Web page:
When I was a teenager in school, the kinds of games I played involved a pair of Italian brothers who were plumbers that enjoyed trekking out to alternate universes and rescuing kingdoms from the tyranny of large angry Lizard kings. I was dressed the entire time I played this game (on the Nintendo, naturally!) and so were my friends when they came over to play it. The important thing is that none of us got pregnant while playing the games we played and risked the early mental and emotional incarceration than an unplanned pregnancy requires of a life.
Game playing at a school in Ostroda, Poland, was a little more pregnancy inducing.
Students, aged 14-15, played a game called “the sun” or “a star.” “Girls lay on the floor in a circle with their heads together and eyes closed and boys copulate with them, taking turns. The winner was the boy who managed to finish the intercourse last,” one of the students revealed.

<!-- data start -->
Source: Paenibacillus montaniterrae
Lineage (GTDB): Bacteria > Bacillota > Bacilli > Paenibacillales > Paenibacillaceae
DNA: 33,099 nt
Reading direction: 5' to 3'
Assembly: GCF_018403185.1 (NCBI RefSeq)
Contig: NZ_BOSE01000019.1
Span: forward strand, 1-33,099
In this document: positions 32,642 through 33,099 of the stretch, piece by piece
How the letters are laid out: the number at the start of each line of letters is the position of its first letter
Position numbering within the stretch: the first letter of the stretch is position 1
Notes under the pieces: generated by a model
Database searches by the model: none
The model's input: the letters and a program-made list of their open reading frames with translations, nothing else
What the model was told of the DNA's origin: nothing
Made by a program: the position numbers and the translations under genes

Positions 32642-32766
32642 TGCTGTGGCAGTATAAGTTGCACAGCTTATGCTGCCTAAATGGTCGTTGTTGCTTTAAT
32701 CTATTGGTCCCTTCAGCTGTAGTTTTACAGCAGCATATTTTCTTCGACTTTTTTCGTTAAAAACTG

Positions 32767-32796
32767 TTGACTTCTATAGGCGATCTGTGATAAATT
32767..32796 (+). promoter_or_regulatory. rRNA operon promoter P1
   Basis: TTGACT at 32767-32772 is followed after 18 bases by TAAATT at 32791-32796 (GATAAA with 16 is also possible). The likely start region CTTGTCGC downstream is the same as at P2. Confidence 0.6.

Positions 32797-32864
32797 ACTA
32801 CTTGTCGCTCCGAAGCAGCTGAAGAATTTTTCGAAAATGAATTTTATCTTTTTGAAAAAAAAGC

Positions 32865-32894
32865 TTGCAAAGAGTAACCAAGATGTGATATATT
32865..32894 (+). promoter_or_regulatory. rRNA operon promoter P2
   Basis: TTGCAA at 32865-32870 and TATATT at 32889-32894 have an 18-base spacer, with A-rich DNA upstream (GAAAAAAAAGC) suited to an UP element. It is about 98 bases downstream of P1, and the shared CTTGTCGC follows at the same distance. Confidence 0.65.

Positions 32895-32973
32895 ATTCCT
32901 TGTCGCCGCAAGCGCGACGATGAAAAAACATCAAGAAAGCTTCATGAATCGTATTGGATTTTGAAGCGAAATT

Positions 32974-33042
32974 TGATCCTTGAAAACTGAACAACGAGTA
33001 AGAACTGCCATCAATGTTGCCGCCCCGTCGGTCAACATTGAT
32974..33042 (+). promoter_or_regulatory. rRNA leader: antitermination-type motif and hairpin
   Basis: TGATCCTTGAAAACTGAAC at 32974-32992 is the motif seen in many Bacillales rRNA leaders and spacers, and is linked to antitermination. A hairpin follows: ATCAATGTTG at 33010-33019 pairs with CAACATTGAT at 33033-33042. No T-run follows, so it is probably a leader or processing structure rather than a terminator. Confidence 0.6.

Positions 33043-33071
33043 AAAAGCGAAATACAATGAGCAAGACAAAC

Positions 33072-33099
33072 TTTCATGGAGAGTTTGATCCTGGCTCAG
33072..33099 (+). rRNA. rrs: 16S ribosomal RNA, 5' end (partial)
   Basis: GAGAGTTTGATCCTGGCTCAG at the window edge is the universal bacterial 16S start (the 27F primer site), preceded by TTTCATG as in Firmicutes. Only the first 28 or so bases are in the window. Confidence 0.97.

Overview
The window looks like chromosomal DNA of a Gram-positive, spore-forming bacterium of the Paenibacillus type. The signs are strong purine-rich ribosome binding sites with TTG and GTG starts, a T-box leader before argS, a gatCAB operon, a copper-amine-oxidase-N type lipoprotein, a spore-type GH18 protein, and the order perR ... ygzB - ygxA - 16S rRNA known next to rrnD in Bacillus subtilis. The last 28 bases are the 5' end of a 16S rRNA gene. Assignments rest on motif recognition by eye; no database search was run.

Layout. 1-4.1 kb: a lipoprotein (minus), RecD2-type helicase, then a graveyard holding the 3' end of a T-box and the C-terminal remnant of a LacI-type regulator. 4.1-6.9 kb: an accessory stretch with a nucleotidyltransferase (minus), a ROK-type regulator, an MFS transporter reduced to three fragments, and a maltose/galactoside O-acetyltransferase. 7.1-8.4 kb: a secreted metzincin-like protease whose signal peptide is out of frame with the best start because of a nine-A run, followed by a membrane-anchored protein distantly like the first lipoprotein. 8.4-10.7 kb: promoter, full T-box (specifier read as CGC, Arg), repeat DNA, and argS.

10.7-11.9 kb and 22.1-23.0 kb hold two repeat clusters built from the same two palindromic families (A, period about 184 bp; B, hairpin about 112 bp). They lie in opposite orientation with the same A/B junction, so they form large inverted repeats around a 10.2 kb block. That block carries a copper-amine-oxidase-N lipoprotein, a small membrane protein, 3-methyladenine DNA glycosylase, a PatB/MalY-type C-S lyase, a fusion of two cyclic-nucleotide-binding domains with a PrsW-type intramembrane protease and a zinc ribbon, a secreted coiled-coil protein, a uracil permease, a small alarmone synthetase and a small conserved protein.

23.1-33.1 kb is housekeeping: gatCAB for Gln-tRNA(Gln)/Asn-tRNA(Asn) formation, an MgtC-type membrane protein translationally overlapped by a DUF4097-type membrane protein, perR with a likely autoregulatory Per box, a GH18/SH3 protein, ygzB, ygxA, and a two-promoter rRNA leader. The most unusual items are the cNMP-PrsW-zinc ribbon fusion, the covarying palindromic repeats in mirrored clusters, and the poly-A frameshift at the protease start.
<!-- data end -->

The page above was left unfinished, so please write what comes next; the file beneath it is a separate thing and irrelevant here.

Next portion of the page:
It’s not until a little later in the article that we find out what could be the root of the problem.
Nobody talks about sex at school and there is no psychologist who would explain to the students that such games can lead to pregnancy.
So there are no Sex Ed classes, and teenagers entertain themselves by seeing who can take the longest before sexual release. They have no concept whatsoever of actions leading to consequences.
Meanwhile, in California, reports are coming out that teenage pregnancy has dropped fifty-two percent between 1992 and 2005. They also have one of the better Sex Ed curriculum in the country. I would report that this is a coincidence only it is a well known fact that there is no such thing as coincidence.
Say it with me, friends: “Abstinence only education does NOT work.” California has never accepted federal abstinence education money. Teaching children about how the reproductive system works — and the possible lifelong consequences of having sex — better prevents teenagers from getting pregnant than sitting on thumbs and hoping for the best.